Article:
Australia Moves Closer to Compulsory Child Abuse Reporting by Priests
By LIDIA KELLY
MELBOURNE (Reuters) - Australia's top attorneys agreed on Friday to standardize laws across the country forcing priests to report child abuse revealed to them during confessions in a move that could widen a schism between the church and the government.
Federal and state attorneys-general agreed on key principles for the laws, which fall under the responsibility of state and territory governments and which address the most contentious recommendations from a government inquiry into child abuse.
With half of the country's population identifying themselves as Christian, Australia has faced a crisis of faith amid worldwide allegations that churches and religious leaders had protected pedophile priests and habitually covered sexual abuse.
"Confessional privilege cannot be relied upon to avoid a child protection or criminal obligation to report beliefs, suspicions or knowledge of child abuse," according to a communique published after the attorneys meeting.
In addition, priests would not be able to use a "confessional privilege" defense to avoid giving evidence against a third party in criminal or civil proceedings.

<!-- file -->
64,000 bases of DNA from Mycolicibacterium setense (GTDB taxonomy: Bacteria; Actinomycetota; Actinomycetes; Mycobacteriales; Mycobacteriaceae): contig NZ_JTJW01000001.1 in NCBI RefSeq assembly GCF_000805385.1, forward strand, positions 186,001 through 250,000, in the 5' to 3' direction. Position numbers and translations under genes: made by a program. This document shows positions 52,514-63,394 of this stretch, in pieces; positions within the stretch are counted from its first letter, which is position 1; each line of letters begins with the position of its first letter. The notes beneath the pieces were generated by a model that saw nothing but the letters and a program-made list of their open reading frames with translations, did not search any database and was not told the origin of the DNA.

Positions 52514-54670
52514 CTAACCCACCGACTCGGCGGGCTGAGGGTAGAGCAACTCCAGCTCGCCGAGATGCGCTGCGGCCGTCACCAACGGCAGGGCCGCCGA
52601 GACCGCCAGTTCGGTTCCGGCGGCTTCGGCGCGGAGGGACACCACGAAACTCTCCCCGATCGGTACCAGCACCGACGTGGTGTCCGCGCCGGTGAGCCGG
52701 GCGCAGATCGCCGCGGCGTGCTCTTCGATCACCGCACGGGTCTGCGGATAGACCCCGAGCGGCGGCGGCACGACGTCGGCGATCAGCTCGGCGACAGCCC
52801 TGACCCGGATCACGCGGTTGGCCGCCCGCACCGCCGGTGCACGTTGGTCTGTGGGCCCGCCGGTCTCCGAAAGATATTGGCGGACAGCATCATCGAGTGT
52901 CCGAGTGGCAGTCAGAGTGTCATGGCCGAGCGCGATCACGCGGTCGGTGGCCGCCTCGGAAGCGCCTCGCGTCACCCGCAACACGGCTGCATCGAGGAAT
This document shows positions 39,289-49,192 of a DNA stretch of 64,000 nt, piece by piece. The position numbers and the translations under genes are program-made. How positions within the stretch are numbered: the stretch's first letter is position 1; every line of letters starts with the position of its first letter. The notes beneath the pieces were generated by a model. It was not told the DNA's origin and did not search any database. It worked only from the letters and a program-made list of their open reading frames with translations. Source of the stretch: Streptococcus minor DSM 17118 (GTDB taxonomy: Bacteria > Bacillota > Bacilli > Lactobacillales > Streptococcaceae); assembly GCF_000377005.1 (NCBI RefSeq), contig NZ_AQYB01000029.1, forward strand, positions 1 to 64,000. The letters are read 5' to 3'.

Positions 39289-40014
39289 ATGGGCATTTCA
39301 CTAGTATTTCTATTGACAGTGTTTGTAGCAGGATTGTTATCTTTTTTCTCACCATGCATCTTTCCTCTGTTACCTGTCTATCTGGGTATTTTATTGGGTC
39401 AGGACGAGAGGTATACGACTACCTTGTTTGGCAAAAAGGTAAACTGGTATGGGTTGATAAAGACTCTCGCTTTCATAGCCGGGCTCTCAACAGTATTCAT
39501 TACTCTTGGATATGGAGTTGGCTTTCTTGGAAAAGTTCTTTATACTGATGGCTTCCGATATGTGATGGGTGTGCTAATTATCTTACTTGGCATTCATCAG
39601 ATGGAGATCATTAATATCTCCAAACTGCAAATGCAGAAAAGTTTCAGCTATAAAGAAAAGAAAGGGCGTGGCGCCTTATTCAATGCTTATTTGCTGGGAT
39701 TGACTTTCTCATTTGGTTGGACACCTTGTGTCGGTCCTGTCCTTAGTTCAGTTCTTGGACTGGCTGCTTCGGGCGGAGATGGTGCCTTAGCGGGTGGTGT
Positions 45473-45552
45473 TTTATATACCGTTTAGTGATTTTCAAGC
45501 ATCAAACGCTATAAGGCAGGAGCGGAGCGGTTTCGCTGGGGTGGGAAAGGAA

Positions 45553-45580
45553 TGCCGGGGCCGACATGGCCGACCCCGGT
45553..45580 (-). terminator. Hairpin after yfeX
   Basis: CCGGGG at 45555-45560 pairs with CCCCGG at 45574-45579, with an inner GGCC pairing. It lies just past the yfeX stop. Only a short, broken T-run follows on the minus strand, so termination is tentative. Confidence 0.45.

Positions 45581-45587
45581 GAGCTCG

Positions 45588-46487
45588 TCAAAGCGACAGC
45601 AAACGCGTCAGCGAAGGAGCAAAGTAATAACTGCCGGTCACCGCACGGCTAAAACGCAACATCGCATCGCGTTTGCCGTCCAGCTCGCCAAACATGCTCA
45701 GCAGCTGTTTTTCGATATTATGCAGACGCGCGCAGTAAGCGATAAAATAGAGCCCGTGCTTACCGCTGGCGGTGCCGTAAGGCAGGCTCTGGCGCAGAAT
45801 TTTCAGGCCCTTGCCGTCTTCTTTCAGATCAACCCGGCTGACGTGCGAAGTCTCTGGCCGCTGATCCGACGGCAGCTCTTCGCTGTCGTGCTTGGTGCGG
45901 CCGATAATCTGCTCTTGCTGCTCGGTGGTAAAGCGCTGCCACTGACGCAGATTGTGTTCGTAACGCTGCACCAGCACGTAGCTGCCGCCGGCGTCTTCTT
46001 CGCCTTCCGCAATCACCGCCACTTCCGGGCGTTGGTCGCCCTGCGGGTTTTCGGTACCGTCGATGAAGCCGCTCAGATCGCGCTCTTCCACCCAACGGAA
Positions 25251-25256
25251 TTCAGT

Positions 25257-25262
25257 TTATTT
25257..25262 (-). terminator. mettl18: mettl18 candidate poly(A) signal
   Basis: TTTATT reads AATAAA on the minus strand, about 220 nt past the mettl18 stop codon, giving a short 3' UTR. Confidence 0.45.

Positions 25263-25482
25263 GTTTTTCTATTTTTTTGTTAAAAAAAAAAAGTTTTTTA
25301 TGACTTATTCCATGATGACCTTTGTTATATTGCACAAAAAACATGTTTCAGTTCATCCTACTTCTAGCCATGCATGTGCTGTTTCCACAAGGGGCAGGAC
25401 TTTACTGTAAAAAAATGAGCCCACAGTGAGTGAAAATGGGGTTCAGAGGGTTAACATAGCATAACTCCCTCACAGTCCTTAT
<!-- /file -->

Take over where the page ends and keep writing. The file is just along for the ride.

Although most states have already been working on such laws, the unified position would implement a nationwide standard - but could also lead to a widening rift between the church and the government in a country that adheres to a secular constitution.
Archbishop Mark Coleridge, president of the Australian Catholic Bishops Conference, the country's top Catholic body, said the Catholic Church supports "nationally consistent" reporting regimes to protect children.
However, he said, the church does not consider the removal of the legal protection for the "sacramental seal of confession" helpful or necessary.
"The removal of protections at law would be ineffective, counter-productive and unjust: ineffective because abusers do not seek out confession and certainly would not seek it out if they knew that their offences would be reported," Coleridge was cited as saying in a statement e-mailed to Reuters.